D&D: Dragonslayers, part III

We ended our last session on a riddle having to do with the Dragon Fall and a small dragon statuette. The temple containing the Dragon Fall also had a large square, perfectly-flat metal plate on top which might have been involved in some way. However, after pounding our heads against the riddle for a little bit, we gave up on it – our instructions had been to locate the Dragon Fall, which we had done. So all that was left to be done was to determine what to do about the ethical quagmire of the conflict between the Elves, two factions of centaurs, and men.

To be honest, we didn’t have a good read on any of these groups. They all had been fairly hostile, except for the one outcast centaur (Cerra) who had drifted from being hostile to being friendly but unhelpful. We were pretty sure that they all needed a swift kick to the head, but the only ones who we knew were outright bad for sure were the humans (the whole slavery thing and all). So we contemplate our options. Trinky is confident of being able to take out the stockade without help, so we decide to head back and take them on.

Two options present themselves: a) bluff our way into the stockade to meet with Prince Henry, kill or capture him, and hope the morale of the stockade will collapse, or b) blast ’em. Unwilling to start the fireworks without at least attempting to ascertain the morale situation, Makai manages to get over the wall unnoticed and infiltrate the compound. He touches base with the captive and enslaved elves first who – here’s a big surprise – seem just as implacably hostile to us as everyone else, and suspect Makai of being an agent of Prince Henry trying to, uh, do something to them. Makai tries to convince them that those people generally use the door, but the elves are just as hostile as everyone else, so he keeps going into the stockade proper. He listens in some conversations, checks things out, but from the admittedly small sample size the residents hardly seem oppressed and the guards are alert. So he reports back that we’ll go with option b), much to Trinky’s delight.

The party deploys their full magical arsenal, including Protection from Arrows, Fly, Invisibility, and Kernighan’s power-up sequence that involves Bull’s Strength, Divine Favor, and some other stuff. Kernighan and Inapo are Enlarged to give them yet more damage bonuses and a larger weapon reach. Kernighan summons a Dretch, just for grins. Makai is really not cut out for this sort of heavy destruction, so he contents himself with the mission of releasing the elves.

The battle with the stockade is almost anticlimactic. Trinky uses his Fireballs to waste guards in large numbers and destroy the defensive siege weapons on the stockade. A giant Inapo rips through the guards like a hot knife through butter. Kernighan and his 2d6+22 (or thereabouts) damage Spiked Chain has some trouble initially hitting anything, but once he realizes that getting extra damage through his Power Attack feat is totally unnecessary, he starts taking down guys pretty quickly too. Between the Protection from Arrows and their ability to attack at 10′ and 15′ range, the defenders aren’t really able to touch Inapo and Kernighan, and Trinky just flies 200′ or so over the stockade, out of arrow range.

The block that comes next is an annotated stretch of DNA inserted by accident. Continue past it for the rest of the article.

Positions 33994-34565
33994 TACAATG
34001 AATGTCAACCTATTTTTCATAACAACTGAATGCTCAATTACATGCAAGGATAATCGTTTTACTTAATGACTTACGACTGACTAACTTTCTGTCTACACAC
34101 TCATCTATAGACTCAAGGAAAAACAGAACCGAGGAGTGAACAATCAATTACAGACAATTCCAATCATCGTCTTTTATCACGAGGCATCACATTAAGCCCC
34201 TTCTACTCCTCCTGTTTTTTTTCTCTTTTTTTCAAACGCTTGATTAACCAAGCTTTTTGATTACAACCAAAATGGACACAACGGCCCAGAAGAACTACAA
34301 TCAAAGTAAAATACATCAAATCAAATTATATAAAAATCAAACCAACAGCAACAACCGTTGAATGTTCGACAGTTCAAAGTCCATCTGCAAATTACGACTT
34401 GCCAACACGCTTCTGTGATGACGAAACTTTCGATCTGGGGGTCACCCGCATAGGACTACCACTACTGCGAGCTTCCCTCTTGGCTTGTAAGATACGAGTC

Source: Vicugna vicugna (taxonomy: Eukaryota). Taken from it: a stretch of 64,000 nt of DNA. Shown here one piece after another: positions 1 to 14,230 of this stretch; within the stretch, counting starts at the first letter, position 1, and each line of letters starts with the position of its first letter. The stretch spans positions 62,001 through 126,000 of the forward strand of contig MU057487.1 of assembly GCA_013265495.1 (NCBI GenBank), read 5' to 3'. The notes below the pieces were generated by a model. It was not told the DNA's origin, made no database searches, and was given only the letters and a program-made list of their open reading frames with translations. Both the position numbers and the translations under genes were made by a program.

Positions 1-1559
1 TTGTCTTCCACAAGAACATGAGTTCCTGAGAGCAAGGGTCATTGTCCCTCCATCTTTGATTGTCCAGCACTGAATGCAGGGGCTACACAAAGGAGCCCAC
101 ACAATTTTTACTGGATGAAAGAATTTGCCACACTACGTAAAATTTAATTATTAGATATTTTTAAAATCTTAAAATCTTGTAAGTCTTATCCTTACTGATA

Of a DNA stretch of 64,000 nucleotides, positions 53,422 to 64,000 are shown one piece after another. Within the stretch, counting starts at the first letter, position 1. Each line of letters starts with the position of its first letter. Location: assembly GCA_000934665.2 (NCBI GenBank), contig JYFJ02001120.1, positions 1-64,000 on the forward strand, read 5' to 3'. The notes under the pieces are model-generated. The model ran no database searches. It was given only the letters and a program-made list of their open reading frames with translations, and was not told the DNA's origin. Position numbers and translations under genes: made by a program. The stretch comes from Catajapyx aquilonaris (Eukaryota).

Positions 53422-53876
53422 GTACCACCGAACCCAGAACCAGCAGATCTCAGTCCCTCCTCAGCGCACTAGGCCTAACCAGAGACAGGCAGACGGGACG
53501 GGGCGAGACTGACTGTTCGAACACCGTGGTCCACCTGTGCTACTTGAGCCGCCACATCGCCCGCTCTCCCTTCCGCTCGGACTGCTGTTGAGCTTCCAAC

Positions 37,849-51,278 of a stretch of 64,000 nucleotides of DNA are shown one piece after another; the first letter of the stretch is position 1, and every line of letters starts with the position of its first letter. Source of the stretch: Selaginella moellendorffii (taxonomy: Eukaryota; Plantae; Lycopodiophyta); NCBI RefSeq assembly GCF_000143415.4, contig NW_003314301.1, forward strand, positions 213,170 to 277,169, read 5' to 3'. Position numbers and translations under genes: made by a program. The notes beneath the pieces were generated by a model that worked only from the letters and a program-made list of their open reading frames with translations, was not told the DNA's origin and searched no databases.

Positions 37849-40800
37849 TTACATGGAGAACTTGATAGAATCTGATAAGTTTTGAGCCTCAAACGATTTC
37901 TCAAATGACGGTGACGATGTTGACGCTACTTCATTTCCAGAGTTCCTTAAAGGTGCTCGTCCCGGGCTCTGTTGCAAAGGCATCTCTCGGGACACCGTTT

After the body count reaches about 30+ dead defenders with little damage being inflicted on the party, the rest call it a day. Prince Henry is run down by the speedy Makai as he is trying to escape, and he and his second in command are turned over to Pame’an justice, however that works.

I was surprised at how easily the magic-enhanced party could rip through the stockade guards – it seemed kind or ridiculous, actually. It seems once you get past a certain point, it doesn’t matter how many low-level flunkies you throw at the party, they just can’t touch you. Key problem spells are Fly and Fireball; being able to fly is extremely powerful for spellcasters, since they can get a good view but hover out of range and reach of anything their targets can do to them. And Fireball can toast huge numbers of low-level creatures virtually automatically. Moral of the story: if you want your fort defended properly, you’ll need to hire some mid-level Wizards and maybe enlist some flying magical creatures or somesuch.

This wasn’t a bad adventure, although it did (as I mentioned last time) seem to require too much Diplomacy given our party’s lack of skill – everyone we ran into was hostile. Makai wasn’t generally that useful this game, so I found myself wishing for Mentaku’s +18 Diplomacy, +16 Bluff, and assorted other useful skills; he would have been perfect, and made short work of this adventure. Makai is definitely planning to up his Diplomacy when he next levels up. I also definitely feel the whole thing went on too long – we shortcut significant elements (we didn’t try to reinstate Cerra or work with the other centaurs to coordinate the attack on the stockade) and it still took over 14 hours to play, which went well beyond where the whole thing was interesting me. The battle at the fort was cool, and the initial setup was good too (the introduction to the bad guys right away when you don’t know much about them), but the endless wandering in the jungle and banging our heads against hostile NPCs in the middle left a bit to be desired.


One thought on “D&D: Dragonslayers, part III

  1. Pingback: D&D: Siege at Fort Creed | Illuminating Games

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